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Bumble Bee’s Puerto Rico Plant On Auction Block United States, August 8, 12

Bumble Bee Foods is putting its Puerto Rico property and equipment on the auction block after pulling the plug on its local packing operation earlier this year.

Heritage Global Partners will conduct a bulk and piecemeal auction of the Mayagüez waterfront industrial real estate and plant equipment. The sale will be conducted via telephone and online.

The sale of Bumble Bee’s property (including a 174,000 square-foot enclosed structure), in addition to select pieces of surplus production and facilities support equipment, will take place for pre-approved parties on Sept. 12 from 7 a.m. to 7:30 a.m. A second global online piecemeal auction will occur from Sept. 12 (8 a.m.) until September 13 (10 a.m.).

Bumble Bee will determine which bids are accepted following its piecemeal sale. Prospective bidders are encouraged to preview the Mayagüez site on Sept. 11 from 9 a.m. to 4 p.m., or further in advance by appointment.

All prospective bulk auction bidders are required to wire transfer USD 250,000 to participate. All deposits are fully refundable at the conclusion of the auction to non-winning bidders. There is no deposit required for participants in the online piecemeal auction.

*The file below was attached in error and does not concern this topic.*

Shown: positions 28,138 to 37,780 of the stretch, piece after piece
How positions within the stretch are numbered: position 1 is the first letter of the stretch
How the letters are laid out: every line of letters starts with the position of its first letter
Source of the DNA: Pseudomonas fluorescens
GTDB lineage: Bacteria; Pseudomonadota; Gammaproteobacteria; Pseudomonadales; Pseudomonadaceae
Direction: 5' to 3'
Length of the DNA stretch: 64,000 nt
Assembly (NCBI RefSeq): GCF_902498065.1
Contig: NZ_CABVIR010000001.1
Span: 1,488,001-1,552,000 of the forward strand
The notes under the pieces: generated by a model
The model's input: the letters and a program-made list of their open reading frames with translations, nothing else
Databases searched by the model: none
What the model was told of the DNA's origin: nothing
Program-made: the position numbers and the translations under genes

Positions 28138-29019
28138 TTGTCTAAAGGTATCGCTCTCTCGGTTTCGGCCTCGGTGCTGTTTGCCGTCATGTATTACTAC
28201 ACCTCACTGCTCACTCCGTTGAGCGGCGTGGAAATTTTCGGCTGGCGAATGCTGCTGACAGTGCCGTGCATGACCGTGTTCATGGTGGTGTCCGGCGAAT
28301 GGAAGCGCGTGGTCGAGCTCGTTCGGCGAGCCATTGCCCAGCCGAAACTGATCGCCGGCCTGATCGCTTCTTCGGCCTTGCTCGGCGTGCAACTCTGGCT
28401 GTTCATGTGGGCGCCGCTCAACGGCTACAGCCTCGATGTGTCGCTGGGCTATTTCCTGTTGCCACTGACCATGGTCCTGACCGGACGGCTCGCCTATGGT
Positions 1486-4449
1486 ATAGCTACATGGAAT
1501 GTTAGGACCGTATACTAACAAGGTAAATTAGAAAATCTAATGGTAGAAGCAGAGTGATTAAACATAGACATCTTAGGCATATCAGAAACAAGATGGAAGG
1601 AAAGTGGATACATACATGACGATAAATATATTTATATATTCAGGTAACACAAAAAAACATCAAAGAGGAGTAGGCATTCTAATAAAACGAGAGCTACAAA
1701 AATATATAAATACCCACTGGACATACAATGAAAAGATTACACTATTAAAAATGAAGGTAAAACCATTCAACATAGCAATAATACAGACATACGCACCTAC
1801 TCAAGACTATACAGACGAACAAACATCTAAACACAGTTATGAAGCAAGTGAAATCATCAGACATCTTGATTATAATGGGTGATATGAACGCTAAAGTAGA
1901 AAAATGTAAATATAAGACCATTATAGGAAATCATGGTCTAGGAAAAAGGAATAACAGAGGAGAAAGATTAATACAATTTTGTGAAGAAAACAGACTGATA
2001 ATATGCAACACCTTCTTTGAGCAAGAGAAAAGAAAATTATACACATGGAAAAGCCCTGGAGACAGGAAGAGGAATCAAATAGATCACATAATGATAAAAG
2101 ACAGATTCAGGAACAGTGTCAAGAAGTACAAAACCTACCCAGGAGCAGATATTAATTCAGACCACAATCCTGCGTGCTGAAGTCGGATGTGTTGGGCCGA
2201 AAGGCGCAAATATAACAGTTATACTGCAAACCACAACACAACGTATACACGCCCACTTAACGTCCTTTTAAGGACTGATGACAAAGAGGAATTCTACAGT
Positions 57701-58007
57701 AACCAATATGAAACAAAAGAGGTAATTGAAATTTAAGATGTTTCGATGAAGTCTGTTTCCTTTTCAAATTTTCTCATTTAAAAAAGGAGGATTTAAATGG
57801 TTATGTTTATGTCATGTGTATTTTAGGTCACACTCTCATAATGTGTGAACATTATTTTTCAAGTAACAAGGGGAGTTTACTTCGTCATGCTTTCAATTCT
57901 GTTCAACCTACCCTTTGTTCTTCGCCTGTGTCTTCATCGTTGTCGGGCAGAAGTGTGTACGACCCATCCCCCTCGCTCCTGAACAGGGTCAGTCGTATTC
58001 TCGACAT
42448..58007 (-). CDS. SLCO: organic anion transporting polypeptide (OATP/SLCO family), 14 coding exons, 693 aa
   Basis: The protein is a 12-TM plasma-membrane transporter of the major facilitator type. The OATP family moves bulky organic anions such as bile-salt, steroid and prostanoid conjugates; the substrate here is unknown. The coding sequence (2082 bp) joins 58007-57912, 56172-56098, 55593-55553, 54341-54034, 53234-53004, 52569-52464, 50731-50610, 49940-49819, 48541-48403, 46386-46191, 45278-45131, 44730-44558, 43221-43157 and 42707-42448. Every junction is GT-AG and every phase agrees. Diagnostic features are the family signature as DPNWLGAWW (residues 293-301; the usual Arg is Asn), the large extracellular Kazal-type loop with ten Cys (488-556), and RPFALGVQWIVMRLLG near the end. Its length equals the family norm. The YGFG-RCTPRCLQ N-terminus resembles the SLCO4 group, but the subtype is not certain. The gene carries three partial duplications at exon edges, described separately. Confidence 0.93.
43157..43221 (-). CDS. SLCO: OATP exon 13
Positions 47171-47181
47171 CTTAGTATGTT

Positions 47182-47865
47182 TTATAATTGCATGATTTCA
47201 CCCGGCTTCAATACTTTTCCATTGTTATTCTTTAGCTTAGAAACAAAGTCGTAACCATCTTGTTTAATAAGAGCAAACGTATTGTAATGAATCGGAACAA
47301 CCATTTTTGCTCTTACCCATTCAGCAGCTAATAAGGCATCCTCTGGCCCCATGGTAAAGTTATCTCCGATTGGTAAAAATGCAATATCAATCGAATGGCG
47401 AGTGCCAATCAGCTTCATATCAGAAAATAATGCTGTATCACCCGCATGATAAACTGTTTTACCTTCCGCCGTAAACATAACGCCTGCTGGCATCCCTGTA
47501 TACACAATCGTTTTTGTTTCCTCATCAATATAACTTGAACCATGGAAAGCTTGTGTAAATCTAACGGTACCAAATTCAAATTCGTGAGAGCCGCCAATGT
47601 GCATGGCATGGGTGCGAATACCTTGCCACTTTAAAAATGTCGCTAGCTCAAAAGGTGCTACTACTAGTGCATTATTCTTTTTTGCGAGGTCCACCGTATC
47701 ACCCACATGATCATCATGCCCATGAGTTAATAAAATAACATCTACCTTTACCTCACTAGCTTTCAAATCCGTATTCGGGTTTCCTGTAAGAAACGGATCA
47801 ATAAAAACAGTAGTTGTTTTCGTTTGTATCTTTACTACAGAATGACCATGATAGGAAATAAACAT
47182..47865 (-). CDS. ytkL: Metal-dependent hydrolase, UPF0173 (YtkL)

“Our upcoming auction of Bumble Bee’s extensive assets, including prime waterfront real estate, offers an excellent opportunity for companies in food and general manufacturing not only to acquire state-of-the-industry equipment but also to quickly relocate to an existing facility located in Puerto Rico,” said Heritage Global Partners Vice President George Wandachowicz.

Heritage Global Partners, a global leader in asset advisory and auction services, is a wholly owned subsidiary of Counsel RB Capital.

Bumble Bee announced in May the closure of its Mayagüez facility as the island’s once-mighty tuna packing industry runs dry. The plant had been in operation since the early 1960s and employed some 180 people when the shutdown was announced.

San Diego, California-based Bumble Bee cut 120 jobs at its tuna packing last year and reduced its production schedule by one shift. A plan to add a new line in the future that would help offset the layoffs wasn’t implemented.

Western Puerto Rico was once a major hub of tuna packing but very little remains of a local industry undone by intense competition from overseas competitors with lower labor and production costs.

Bumble Bee said it remained as long is it did thanks in part to tax and labor incentives from Puerto Rico’s government.